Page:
Bahrain court convicts 9 over terror links


The convicts run websites glorifying terror acts and fund illegal groups

Manama: Bahrain’s Major Criminal Court has convicted nine people of terrorism-related charges and sentenced them to varying jail terms, Bahraini newspaper Al Bilad has reported.
The charges included managing pro-terrorism sites on social media, transferring money for terrorist groups and promoting terror acts, including arson, rioting, attacks on police and unauthorised protests in the country over the period from 2013 to 2018.
They were also convicted of sheltering a number of wanted fugitives already sentenced to prison terms of up to life sentences, according to the paper.
The court sentenced the prime convict to six years in prison and ordered him to pay a fine of 100,000 dinars.
Three others were sentenced to one year in prison and a fine of 2,000 dinars each.
Four co-defendants received a two-year jail term each, while the ninth was sentenced to three months in jail. The rulings are subjected to appeal.


Why we need a Middle Eastern security architecture: Part II


Marco Carnelos

As the US and Israel squeeze Iran, it is more important than ever to comprehensively address the opposing grievances throughout the region.

The risk that tensions in the Gulf will escalate into a major regional conflict has made a Middle Eastern security architecture essential: it the best possible answer to another, more threatening structure, the Middle East Security Alliance, also known as “Arab NATO”.
The latter is the name commonly used to identify the informal grouping of the US, Israel and some Arab states, engaged in promoting “peace and stability” in the Middle East by squeezing Iran and its allies and “solving” the Palestinian question through the “deal of the century”. This strategy, however, risks triggering a major regional conflict.
Could a better agreement have been reached? Possibly, but the nuclear deal was a compromise, not a panacea
The Middle Eastern security architecture should aim to prevent this, comprehensively addressing the opposing grievances throughout the region.
The first step is to achieve clarity on what negotiations with Iran, culminating in the 2015 nuclear deal, were supposed to achieve. Secondly, all players must be ready to give up some of their ambitions, interests, obsessions and distorted views; the enduring zero-sum game must be put aside.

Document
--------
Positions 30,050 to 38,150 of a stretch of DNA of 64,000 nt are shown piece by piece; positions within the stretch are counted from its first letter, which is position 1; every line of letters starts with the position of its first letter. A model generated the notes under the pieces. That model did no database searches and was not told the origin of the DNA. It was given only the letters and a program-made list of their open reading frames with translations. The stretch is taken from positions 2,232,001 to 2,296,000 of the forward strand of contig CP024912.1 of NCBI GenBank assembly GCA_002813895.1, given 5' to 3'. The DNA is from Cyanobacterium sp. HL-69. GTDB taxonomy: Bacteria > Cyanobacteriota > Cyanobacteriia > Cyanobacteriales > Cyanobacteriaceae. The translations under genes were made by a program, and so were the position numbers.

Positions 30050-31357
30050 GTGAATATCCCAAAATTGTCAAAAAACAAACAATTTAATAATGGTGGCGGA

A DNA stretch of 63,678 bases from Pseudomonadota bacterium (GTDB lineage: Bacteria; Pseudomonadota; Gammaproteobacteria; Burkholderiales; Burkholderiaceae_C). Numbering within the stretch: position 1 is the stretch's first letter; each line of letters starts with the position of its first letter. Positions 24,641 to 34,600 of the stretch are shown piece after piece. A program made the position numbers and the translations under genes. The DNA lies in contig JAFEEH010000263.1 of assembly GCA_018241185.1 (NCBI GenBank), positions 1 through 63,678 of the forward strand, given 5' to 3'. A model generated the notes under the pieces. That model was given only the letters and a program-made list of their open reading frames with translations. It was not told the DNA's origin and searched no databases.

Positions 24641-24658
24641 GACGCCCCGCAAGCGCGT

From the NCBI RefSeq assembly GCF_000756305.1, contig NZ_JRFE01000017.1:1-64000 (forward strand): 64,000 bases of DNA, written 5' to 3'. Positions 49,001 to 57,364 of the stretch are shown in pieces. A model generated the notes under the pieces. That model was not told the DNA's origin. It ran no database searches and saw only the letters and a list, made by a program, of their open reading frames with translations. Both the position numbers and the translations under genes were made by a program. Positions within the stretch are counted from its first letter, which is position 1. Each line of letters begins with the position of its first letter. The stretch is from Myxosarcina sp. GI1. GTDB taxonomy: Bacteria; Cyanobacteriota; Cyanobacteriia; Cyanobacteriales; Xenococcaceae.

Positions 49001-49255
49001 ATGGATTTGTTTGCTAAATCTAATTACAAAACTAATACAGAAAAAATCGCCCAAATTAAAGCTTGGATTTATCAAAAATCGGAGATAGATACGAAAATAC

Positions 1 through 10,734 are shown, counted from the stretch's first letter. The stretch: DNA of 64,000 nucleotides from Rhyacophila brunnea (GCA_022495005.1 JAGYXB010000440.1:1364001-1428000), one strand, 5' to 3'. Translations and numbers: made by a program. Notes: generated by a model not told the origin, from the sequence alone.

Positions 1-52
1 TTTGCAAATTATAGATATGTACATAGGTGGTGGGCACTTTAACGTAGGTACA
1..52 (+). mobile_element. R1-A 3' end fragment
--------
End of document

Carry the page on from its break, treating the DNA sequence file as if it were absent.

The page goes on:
The Iran nuclear deal was not meant to address Iran’s regional behaviour or its conventional military programme, but rather to prevent a possible military evolution of Tehran’s legitimate civilian nuclear programme.
The deal, negotiated extensively for years by top diplomats and experts, did not impose on Iran any commitments beyond those with which Tehran has been scrupulously complying until last month, as repeatedly certified by the IAEA
Now that Iran has started reducing its compliance, a year after the US withdrew from the deal, it has done so in accordance with the agreement’s legal framework, specifically articles 26 and 36. The deal was not intended to change Iran’s political alliances in the region or to modify its views and policies about Iraq, Yemen, Syria, Lebanon or Israel-Palestine. 

Nuclear ambitions

The deal’s main aim, at least from a Western standpoint, was to address the concerns of Israel and some Arab countries about a potentially nuclear-armed Iran. Despite US and Israeli claims, this result was achieved via the 2015 deal. Even some Israeli security experts recognise the agreement’s counter-proliferative value. 
Could a better agreement have been reached? Possibly, but the nuclear deal was a compromise, not a panacea - and in a compromise, both sides must give up some of their aspirations. The alternative is war or diktat; for both outcomes, no negotiations are required.
If the aim now is to address Iran’s regional behaviour and missile programme, a much more comprehensive and complex negotiation process is required. It would touch on the multifaceted crises in different areas with the awareness that they are all inextricably connected, and must be dealt with simultaneously, and not in sequence. 
The benchmark would have to be the famous “nothing is agreed until everything is agreed”, to deny the numerous spoilers on both sides any chance to disrupt the negotiations. 
If a fair and lasting deal is sought, there should be no room for the double standards or self-celebratory claims of moral superiority, exceptionalism or manifest destiny on either side.